Combustion Fuels in Common Use in Passenger Vehicles

In automotive, there are a handful of common combustion fuels used in passenger vehicles. Most people are familiar with gasoline and diesel, but there are also others as well as alternative fuel options to many common fuels. Here, we’ll describe the most common fuels for combustion engines in use in automotive today and some of the alternative options to them.


One of the most-used fuels in transportation globally, diesel fuel is also one of the simplest of the combustion fuels available. It’s most telling attributes are its safety, as it cannot be combusted by flame, and its ease of manufacture. Diesel is combusted through pressure rather than spark, making the core of a diesel engine relatively simple by nature. Also important is the basic nature of the diesel engine, which was originally designed to burn a variety of oil-based liquids, vegetable oil being chief among them.

The downside to diesel is its emissions-filled exhaust, which includes high amounts of particulate matter (PM) and, depending on engine design, oxides of nitrous (NOx). Most automotive diesel engines today have after-treatment scrubbers and capture systems to reduce exhaust emissions.

Alternatives to diesel are plentiful, including biologically-sourced “biodiesel,” which can come from a variety of plants. Many diesel engines can easily be converted to run on second-hand kitchen grease (“greasel“), pure vegetable oil, etc.


Ethanol is a gasoline alternative that produces less energy per gallon than does standard gasoline, but does so with a lower overall pollutant footprint. Ethanol can be sourced from a variety of plants, as it is derived from plant sugars. Globally, ethanol is often made from sugar cane, rapeseed, soy oil, and more. In the United States, it is most often made from corn (maize).


Gasoline is the most common passenger vehicle motor fuel in North America. It is derived from petroleum, usually alongside diesel fuel refinement, and burns at a relatively high energy level. The most efficient gasoline engines vaporize the liquid gasoline into the combustion chamber, maximizing burn potential.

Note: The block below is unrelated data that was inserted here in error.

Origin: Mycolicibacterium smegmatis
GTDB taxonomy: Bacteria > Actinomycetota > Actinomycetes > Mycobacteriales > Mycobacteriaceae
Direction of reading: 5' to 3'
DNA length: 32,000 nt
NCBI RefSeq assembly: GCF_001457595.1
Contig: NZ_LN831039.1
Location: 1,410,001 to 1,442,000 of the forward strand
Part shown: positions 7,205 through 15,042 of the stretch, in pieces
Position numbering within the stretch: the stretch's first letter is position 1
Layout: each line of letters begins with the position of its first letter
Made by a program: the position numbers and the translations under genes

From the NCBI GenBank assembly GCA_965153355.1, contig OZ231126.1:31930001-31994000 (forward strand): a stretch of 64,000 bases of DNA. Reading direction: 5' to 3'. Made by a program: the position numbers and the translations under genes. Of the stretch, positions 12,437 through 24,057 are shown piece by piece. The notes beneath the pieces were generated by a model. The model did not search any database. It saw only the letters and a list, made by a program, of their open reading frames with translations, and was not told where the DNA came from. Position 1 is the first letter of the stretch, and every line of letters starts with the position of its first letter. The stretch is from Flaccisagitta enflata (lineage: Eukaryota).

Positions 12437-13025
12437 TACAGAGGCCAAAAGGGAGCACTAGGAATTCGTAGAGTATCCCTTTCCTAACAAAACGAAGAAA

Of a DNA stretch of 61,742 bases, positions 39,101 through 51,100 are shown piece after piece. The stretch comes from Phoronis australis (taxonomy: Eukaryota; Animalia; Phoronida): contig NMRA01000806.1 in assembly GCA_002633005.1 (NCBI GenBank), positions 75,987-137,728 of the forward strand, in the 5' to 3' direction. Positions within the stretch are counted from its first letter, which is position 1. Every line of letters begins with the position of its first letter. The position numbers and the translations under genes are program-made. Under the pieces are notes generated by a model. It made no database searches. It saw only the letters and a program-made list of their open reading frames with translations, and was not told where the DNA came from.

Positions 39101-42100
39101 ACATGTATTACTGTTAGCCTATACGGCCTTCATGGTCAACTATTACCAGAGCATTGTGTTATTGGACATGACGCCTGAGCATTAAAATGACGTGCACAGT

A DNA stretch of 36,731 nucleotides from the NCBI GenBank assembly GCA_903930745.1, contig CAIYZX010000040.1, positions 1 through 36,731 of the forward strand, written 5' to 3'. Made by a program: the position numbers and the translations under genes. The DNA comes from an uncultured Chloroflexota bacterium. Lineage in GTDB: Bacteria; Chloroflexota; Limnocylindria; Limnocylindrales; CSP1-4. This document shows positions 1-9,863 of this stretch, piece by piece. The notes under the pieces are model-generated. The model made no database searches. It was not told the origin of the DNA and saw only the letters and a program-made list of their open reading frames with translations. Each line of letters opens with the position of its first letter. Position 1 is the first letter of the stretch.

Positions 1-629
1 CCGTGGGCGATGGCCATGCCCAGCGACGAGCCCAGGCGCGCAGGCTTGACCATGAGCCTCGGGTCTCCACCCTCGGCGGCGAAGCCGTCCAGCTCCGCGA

Alternatives to gasoline are relatively few, with ethanol (above) being chief among them.


Although not often used as a combustion fuel, hydrogen (H2) is highly combustible and thus has been used as a fuel or fuel additive for some time. Hydrogen is the most compact source of usable energy known to man, but has some downsides. Chief among those is storage. Hydrogen is one of the smallest of the atoms in the periodic table, making it difficult to contain as it can “pass through” most materials. Especially when stored under pressure, which is more efficient in terms of fuel per volume.

Today, most hydrogen used as fuel is used as an additive rather than the “main course” for the engine. Hydrogen is also being explored as an alternative to chemical batteries in hydrogen fuel-cell vehicles.¬†Hydrogen is most often produced as a byproduct of natural gas “burnoff,” in which the carbon of NG is released, leaving behind the H2 molecule. It can also be produced by splitting water atoms (H2O) with electricity. New methods of chemically splitting water are also being explored.

Natural Gas

Natural gas (methane) is delivered as fuel in several forms. The most common are liquid petroleum (LP), compressed natural gas (CNG), and liquefied petroleum gas (LPG, “propane”). There are only slight differences between them in terms of how they’re stored, but they otherwise operate largely the same in a vehicle’s combustion engine.

Natural gas is very combustible and can be highly volatile, as the majority of its makeup is carbon and hydrogen (above). This makes it both energetic (and efficient) as a propulsion fuel as well as dangerous. In piston-using combustion engines such as those commonly used in cars, however, natural gas is generally less efficient than is gasoline. This is more to do with the mechanics of the engine than with the efficiency of the fuel.

There are few downsides to natural gas outside of the inefficiency of the mechanical engines most often used to burn it. In some engines, such as turbines, NG can be very efficient. It is also readily sourced, regionally, throughout much of the world, including North America.

This is not meant to be a comprehensive list, nor are the explanations meant to be complete. Most fuels have both pros and cons to their use. There are often many reasons that one may be chosen over another.